Home Business Insights & Advice How can small businesses survive rapid growth?

How can small businesses survive rapid growth?

by LLB Reporter
10th May 18 9:07 am

 

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The competitive environment of London can add significant pressure to grow your small business, scale up quickly, and reach ever more ambitious targets. While founders dream of exponential growth and record-breaking sales, the experience can turn out to be frustrating if they don’t plan and prepare adequately.

In the early days of your business, all of your effort is going toward growth, so it would seem that as long as your product is good, scaling up would be an even, natural and continuous process. However, what many company owners fail to take into account is the additional demand and complexity that growth brings. The calculation is rarely as straightforward as simply doubling staff or equipment to double output.

Part of this is due to the way that most new ventures launch with a small team of specialists independently leading the area to which their expertise applies. At a certain level of growth, leadership and management needs increase, and you need to prepare for this new or increased demand by either investing in staff with the potential to shift into management positions, or by scouting and bringing in skilled managers and leaders who also understand your business and are a good fit for your company culture.

Staffing, equipment and various other costs will also increase and change in ways that are less predictable than you’d expect. A supply chain that worked well for a smaller volume order may become prohibitively costly or functionally inadequate for increased orders. Staff who helped you launch the business with extraordinary effort and unusual sacrifice will start to complain of burnout and may cripple whole departments if you don’t plan ahead and expand the team quickly enough.

Some product or services scarcity may come across as exclusive and desirable in a good way, but if it gets too out of hand, the public perception can quickly sour, and your business can end up being labelled as poorly managed or lacking in quality. Early-stage staff may also prefer working independently, or as part of a tight team of specialists, and run into personality conflicts and other frustrations as the workplace expands and grows.

Finances are another challenge – rapid growth may outpace the billing cycle and previously negotiated business loans. Alternately, growing accounts may be underutilised or ignored in favour of more pressing concerns and fail to be fully leveraged. Finding and making the most of financial investment becomes a pressing concern.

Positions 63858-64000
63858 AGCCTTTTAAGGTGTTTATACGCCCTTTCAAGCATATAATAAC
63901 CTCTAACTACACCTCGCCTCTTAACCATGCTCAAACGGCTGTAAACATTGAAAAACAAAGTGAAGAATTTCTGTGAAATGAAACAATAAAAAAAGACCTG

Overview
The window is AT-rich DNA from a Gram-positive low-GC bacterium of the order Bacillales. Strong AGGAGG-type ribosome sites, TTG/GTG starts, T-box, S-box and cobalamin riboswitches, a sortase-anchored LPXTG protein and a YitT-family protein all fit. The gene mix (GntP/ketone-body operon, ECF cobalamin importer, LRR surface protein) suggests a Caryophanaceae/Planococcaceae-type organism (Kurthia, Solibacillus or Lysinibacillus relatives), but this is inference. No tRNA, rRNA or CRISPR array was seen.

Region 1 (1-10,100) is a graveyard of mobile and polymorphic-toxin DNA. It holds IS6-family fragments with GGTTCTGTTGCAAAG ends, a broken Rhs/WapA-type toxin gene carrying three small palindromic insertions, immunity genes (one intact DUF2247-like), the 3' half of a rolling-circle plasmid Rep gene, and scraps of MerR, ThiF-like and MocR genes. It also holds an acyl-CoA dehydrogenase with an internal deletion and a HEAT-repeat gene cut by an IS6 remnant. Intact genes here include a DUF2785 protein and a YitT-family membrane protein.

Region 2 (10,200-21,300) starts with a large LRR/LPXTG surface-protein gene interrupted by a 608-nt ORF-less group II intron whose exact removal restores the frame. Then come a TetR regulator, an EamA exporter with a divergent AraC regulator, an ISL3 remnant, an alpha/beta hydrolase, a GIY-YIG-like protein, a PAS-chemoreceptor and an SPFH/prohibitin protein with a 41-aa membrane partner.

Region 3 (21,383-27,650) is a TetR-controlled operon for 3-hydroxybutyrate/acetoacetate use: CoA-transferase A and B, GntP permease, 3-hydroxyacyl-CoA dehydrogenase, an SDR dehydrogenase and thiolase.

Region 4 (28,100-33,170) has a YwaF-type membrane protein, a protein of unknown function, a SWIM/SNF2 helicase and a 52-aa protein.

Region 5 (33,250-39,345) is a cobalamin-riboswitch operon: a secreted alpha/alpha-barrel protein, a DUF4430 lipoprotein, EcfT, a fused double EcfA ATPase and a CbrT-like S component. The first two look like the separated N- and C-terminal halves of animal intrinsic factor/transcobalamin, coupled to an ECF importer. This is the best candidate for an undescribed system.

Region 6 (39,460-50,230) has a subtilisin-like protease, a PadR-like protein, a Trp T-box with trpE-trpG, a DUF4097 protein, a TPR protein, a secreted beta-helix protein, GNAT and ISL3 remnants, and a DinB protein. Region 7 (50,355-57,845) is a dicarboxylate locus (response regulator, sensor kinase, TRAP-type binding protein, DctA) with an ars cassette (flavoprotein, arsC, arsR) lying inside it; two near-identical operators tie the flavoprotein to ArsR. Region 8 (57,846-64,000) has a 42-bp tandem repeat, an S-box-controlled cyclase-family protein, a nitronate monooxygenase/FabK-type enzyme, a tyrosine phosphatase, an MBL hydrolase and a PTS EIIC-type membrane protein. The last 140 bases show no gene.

There are several things that you can do to prepare and thrive during rapid business growth. Develop a business plan as soon as possible – ideally, prelaunch. Lay out in that plan the variables and how you plan to respond should your situation change for the better, or for the worse. Refer back to and update that plan frequently. Follow it, and use it to shape your responses and structure your growth in the most strategic way, rather than in the panic of the fast-paced moment.

Have an employee development plan. Know each of your staff members’ skills, capabilities and ambitions, and invest in cultivating in-house leadership ahead of the demand so that you have great managers and department leaders when the time comes, instead of scrambling to keep up. If in-house talent development is out of reach, cultivate a relationship with an excellent recruitment agency and continuously be on the lookout for people who would be a good fit.

Consider building relationships with outside agencies for specialist services. In many cases, it’s more effective to draw on expert services as needed, rather than hiring and paying a salary for more hours than needed, or expecting a specialist to diversify into areas in which they are less capable of excelling. Leadership and management consultants and financial advisors are good roles to outsource. Expert guidance and specialist insight can keep you on course and help you make the best decisions for your business. Shard Capital can help you with investment and support through growth cycles, and their wealth management branch can support broader financial advisory services. Securing and making effective choices with capital will be a key element in sustaining and thriving during rapid growth.

Plan breaks from the madness. A weekly, monthly, quarterly and annual time for reflection and strategy will help keep you on track, and is a good time to look back at your business plan, mission and goals to make sure that your growth is headed in the right direction. Ensure your effectiveness with the right support – outside expert advisors and internal talent development to build management capability. Your business should come out of a growth cycle stronger than before, and poised to accelerate into the next one.

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